Ozone layer issues: China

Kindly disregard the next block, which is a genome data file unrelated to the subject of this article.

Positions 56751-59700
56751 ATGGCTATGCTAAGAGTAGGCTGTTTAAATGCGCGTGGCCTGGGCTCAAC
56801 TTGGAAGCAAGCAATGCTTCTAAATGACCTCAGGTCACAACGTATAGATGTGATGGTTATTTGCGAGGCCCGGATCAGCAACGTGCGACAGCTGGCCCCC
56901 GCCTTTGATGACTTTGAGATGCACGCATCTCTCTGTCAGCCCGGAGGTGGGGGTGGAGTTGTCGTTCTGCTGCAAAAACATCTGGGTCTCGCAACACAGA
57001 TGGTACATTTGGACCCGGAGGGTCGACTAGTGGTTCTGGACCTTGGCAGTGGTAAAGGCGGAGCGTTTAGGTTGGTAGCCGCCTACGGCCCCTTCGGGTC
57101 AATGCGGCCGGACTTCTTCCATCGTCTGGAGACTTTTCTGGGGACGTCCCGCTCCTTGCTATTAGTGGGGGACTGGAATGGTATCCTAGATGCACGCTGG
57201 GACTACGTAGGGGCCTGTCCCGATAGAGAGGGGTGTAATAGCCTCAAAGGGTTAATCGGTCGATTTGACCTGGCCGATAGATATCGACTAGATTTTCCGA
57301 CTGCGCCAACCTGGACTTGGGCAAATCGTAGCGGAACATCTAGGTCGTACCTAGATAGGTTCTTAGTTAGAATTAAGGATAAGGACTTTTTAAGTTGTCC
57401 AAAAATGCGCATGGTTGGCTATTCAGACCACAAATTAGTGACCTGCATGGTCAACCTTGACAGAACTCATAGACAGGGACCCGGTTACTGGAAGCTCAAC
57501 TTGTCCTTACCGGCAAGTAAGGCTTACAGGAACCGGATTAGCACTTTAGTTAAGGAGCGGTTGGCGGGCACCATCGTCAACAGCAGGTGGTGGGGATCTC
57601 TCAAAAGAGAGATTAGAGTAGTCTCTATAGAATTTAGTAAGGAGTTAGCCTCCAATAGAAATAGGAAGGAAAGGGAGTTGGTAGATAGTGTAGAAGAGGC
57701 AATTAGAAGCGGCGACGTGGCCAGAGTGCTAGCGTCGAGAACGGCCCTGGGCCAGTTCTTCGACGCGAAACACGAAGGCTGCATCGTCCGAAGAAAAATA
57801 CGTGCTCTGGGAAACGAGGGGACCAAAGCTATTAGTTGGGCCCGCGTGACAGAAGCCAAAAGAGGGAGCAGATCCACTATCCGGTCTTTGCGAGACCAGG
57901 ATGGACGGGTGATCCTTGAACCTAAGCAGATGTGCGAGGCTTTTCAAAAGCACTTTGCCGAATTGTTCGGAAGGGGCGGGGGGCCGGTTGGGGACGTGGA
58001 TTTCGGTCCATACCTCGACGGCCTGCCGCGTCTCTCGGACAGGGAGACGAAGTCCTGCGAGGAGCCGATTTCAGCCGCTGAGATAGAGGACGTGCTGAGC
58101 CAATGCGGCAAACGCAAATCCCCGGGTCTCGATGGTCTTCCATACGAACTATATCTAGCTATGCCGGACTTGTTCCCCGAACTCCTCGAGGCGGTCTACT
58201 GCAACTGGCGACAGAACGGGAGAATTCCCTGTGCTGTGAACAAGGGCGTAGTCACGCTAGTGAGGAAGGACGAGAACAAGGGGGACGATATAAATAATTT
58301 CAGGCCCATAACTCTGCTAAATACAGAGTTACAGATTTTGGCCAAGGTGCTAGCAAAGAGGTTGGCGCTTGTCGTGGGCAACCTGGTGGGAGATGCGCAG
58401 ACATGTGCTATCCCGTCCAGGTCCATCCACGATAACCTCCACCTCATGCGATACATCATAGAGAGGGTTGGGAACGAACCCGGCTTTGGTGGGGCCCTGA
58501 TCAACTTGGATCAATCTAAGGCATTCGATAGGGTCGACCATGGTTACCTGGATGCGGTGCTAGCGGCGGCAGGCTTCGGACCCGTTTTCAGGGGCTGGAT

China Closes Ozone Depleting Chemical Plants. On July 1, China, the world's largest producer of CFCs and halon, shut down five of its six remaining plants, putting the country two and a half years ahead of the Montreal Protocol's 2010 deadline for phase-out of the two ozone-depleting chemicals. The facilities were closed during a symbolic ceremony organized by Chinese authorities in recognition of chemical companies' efforts to stop manufacturing products that harm the ozone layer and as part of the global 'Remembering Our Future' initiative sponsored by UNEP. The shut-down of the five facilities, in Chiangshou City, near Shanghai, will bring China's CFC production to just about 550 metric tons, down from 55 000 metric tons at its peak in 1998. The remaining production is being kept strictly to produce CFCs for metered-dose inhalers, used in the treatment of asthma and chronic obstructive pulmonary disease. The closure of the Chinese plants now puts India and South Korea as leading producers of the two ozone-depleting chemicals in Asia Pacific, with a remaining combined production level of about 15 000 metric tons. Achim Steiner, UNEP' s Executive Director, said: "On the 20th Anniversary of the Montreal Protocol, with more than 95% of the ozone-depleting substances being phased out, the Protocol is among the great success stories of recent years. This success underlines how, with political will, creative financing mechanisms and the support for industry and NGOs, the international community can rise to the challenge of sustainable development." Katherine Sierra, Vice-President for Sustainable Development at the World Bank, said: "The closure of CFC production facilities in China is marking a significant milestone not only for the Montreal Protocol, but also for the cooperation between the Government of China and the industry in their efforts to restore the ozone layer."